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Crohn’s Disease

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Last updated: September 30, 2021
Revisions: 67

Last updated: September 30, 2021
Revisions: 67

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Introduction

Crohn’s disease (CD) is one of the main types of inflammatory bowel disease (IBD), the other being Ulcerative Colitis (UC).

The prevalence of the condition is about 150 per 100,000 people in the UK (being slightly less common than UC) and has a bimodal peak age of presentation of between 15-30 years and then again at 60-80 years.

The disease typically follows a remitting and relapsing course. Severe exacerbations may be life- threatening, causing severe systemic upset, bowel perforation, or rarely death.

Pathophysiology

Crohn’s disease can affect any part of the gastrointestinal tract (from mouth to anus), although commonly targets the distal ileum or proximal colon, however much of its aetiology remains unknown. Much like UC, CD appears to have a familial link, however unlike UC smoking increases your risk of developing the condition.

It is characterised by transmural inflammation (affecting all layers of the bowel) in the affected region of bowel, producing deep ulcers and fissures (a ‘cobblestone’ appearance’). The inflammation is not continuous, forming skip lesions throughout the bowel (Table 1).

The microscopic appearance of Crohn’s disease is non-caseating granulomatous inflammation.

Due to the transmural nature of the inflammation, fistula can form from affected bowel to adjacent structures, resulting in perianal fistula (occurring in 54% of CD patients), entero-enteric fistula (24%), recto-vaginal (9%), entero-cutaneous fistula, or entero-vesicalar fistula.

Ulcerative Colitis Crohn’s Disease
Site Involvement Large bowel Entire GI tract
Inflammation Mucosa only Transmural
Microscopic Changes Crypt abscess formation
Reduced goblet cells
Non-granulomatous
Granulomatous (non-caseating)
Macroscopic Changes Continuous inflammation (proximal from rectum)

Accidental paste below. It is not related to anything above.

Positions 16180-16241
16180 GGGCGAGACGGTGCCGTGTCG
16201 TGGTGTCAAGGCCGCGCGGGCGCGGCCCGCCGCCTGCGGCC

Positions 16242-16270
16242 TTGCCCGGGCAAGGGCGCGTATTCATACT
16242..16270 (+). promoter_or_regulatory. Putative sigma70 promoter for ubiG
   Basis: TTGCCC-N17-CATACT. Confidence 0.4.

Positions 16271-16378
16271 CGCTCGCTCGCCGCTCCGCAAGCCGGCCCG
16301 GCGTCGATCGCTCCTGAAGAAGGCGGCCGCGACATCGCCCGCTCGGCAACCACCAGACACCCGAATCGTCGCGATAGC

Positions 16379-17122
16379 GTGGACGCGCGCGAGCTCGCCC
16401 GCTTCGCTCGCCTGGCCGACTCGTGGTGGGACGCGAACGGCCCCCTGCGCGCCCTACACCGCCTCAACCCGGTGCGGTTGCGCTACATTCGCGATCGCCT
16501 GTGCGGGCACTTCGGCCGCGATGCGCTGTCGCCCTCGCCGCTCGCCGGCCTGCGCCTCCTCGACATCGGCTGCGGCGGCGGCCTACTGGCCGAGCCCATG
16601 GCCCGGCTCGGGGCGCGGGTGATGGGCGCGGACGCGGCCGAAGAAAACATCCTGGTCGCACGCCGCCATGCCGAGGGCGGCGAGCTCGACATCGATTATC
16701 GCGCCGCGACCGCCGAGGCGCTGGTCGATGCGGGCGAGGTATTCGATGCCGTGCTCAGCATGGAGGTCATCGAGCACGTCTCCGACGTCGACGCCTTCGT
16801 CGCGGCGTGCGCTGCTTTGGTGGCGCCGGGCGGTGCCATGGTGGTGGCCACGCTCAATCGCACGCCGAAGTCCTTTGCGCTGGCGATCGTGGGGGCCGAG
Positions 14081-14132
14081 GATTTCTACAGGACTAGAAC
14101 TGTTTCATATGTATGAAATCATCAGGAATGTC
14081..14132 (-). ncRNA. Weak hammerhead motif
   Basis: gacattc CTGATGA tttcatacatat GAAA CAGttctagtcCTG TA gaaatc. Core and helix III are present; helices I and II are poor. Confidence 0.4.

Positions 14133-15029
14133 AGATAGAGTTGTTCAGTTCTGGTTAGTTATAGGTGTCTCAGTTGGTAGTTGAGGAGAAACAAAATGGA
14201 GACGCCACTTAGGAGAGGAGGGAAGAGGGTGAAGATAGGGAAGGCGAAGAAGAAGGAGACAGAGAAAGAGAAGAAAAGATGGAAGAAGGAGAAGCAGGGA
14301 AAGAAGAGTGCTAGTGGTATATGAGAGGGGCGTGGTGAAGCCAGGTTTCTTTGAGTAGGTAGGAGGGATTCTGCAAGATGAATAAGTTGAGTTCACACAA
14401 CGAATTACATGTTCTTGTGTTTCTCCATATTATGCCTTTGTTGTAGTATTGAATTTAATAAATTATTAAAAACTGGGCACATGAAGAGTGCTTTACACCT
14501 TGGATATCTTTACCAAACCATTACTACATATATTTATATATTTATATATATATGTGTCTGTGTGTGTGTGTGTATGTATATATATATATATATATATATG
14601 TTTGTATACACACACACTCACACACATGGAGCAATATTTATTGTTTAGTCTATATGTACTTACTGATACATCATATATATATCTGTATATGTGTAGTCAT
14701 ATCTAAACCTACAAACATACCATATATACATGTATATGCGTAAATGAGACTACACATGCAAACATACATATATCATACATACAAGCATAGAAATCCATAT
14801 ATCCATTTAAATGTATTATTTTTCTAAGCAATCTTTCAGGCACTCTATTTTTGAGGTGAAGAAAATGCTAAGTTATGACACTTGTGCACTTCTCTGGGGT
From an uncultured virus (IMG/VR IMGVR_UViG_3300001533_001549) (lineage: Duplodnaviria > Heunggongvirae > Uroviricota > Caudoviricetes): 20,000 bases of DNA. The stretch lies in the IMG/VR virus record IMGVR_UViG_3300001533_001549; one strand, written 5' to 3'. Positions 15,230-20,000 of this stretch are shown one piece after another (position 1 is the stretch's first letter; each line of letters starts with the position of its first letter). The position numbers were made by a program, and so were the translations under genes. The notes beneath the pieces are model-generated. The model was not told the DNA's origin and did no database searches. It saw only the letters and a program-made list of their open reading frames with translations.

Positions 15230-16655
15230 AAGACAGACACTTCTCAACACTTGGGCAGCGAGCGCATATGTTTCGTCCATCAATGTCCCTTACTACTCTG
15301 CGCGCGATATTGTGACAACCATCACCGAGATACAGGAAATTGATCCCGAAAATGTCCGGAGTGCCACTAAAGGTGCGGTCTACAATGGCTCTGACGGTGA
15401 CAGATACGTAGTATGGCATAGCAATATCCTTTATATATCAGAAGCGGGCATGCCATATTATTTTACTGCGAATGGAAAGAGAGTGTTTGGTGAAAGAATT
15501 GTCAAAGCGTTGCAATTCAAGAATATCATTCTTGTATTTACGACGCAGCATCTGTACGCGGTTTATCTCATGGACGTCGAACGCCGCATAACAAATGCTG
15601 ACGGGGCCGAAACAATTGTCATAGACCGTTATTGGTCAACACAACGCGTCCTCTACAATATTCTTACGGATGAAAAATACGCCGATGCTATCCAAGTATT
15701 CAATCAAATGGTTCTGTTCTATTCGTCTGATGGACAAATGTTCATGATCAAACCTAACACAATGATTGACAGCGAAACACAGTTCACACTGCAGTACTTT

Pseudopolyps and ulcers may form
Discontinuous inflammation (‘skip lesions’)
Fissures and deep ulcers (‘cobblestone appearance’)
Fistula formation

Table 1 – Characteristic Features of Inflammatory Bowel Disease

Risk Factors

The aetiology of Crohn’s disease is unknown, yet both environmental factors and genetic factors are thought to play a role. The main risk factors for CD include strong family history (20% have first degree relative affected) and smoking (increases both the risk of developing Crohn’s disease and the risk of relapse), and

Clinical Features

Crohn’s disease typically presents with episodic abdominal pain and diarrhoea. The abdominal pain may be colicky in nature and will vary in site depending on the region of bowel involved. Diarrhoea is often chronic and may contain blood or mucus.

Systemic symptoms include malaise, anorexia and low-grade fever. It may also result in malabsorption and malnourishment if severe, albeit typically a late presenting feature (in children, this may initially present as a failure to grow or thrive).

As the disease affects the entire GI tract, both oral and perianal involvement are common:

Figure 1 – Aphthous oral ulcer in active Crohn’s disease

Extra-Intestinal Features

Crohn’s disease, much like Ulcerative Colitis, is associated with several extra-intestinal manifestations of the disease: